The result was even better than the original. Delpy and Hawke co-wrote the film with its director, Richard Linklater, resulting in a movie that wears its authenticity very lightly: is this Delpy talking about the state of the world, or Céline? And when Jesse talks about his marriage, are there shades of Hawke somewhere in the anguished utterings? Time had clearly taken its toll on our once young and carefree duo and the ex-lovers discuss their lives using real world language: life outside the movies is often a series of missed opportunities anyway, and the film manages to convey that most human of urges: hope, against even the steepest odds. Like its predecessor, the plot is almost nonexistent, but what matters here, almost literally, is the journey. It’s beautiful to see.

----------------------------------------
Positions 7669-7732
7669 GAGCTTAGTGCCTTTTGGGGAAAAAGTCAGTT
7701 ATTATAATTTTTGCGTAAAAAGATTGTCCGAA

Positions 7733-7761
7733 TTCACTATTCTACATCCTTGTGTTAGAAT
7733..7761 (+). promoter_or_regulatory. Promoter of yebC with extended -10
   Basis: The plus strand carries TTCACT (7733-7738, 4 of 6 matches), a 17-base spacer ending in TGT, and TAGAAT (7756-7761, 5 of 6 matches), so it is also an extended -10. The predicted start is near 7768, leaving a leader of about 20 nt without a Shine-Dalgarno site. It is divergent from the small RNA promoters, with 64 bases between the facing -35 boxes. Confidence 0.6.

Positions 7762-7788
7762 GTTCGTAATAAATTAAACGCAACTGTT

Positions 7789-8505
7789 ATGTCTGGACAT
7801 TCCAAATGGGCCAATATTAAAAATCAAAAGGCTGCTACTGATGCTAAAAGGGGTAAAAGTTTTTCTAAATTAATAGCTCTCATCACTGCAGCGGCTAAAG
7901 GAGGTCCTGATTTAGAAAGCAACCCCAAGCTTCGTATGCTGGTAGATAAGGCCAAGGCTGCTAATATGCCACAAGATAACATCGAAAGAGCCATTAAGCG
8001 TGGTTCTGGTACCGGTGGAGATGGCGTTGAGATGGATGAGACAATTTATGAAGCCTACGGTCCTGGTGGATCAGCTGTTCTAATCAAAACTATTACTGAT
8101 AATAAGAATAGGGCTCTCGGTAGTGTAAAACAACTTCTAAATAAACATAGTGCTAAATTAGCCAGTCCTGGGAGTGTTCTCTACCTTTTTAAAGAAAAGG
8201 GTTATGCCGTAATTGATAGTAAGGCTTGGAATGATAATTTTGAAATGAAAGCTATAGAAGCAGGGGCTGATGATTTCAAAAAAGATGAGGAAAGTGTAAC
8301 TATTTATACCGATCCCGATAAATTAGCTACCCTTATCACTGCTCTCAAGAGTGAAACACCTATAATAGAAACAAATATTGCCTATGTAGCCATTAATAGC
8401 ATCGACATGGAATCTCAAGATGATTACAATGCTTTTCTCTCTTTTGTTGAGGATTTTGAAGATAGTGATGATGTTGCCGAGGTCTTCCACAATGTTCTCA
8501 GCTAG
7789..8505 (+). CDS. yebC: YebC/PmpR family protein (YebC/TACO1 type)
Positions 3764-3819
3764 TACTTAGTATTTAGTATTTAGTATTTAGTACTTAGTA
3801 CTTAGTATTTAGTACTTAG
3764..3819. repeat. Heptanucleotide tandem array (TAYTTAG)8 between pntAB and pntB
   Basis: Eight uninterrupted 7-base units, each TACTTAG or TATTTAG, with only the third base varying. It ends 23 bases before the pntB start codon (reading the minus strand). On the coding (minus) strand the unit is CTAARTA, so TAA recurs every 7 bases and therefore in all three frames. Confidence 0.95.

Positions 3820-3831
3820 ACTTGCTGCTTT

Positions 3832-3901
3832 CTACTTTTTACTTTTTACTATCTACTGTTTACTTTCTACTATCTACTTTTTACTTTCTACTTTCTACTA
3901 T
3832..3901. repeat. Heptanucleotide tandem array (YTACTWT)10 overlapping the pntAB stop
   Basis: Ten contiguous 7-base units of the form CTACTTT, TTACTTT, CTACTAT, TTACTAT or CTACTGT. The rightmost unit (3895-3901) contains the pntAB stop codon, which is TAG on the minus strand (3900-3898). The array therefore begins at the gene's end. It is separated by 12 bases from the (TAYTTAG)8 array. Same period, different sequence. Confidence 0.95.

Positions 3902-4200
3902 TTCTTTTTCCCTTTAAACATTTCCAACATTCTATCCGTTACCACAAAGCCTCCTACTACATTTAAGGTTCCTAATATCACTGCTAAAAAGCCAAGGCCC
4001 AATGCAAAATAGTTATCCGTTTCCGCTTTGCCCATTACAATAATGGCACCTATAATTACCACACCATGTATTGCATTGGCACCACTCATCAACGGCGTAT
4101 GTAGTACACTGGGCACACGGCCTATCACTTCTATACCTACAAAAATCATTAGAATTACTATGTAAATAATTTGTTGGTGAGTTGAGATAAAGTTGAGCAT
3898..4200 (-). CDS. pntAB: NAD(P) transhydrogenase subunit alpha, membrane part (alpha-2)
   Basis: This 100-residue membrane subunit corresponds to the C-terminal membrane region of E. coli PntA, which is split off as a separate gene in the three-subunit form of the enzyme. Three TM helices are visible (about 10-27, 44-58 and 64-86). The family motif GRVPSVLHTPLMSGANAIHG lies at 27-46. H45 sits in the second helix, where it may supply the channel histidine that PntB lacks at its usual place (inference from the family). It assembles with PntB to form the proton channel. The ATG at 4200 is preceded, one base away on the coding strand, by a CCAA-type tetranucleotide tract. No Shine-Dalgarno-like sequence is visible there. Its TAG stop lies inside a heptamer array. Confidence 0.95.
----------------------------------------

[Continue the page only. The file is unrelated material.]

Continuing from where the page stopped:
Viewers often admit to wanting to “know what happened when the cameras stopped rolling” and in their purest form sequels answer those questions. But as well as picking up where the last film dropped off, sequels must do two other things: take the story forward, and perhaps more importantly, make us care. Franchises, a staple of Hollywood in recent years, are not especially hard to make – the argument seems to be “if it’s been successful once before, we can reanimate that barely breathing horse one more time if we have to”. Often it is clear that content and quality are secondary concerns. If in doubt, put in some flashy CGI, or make it 3D. All this is to say a simple truth, not usually acknowledged – sequels are hard to pull off.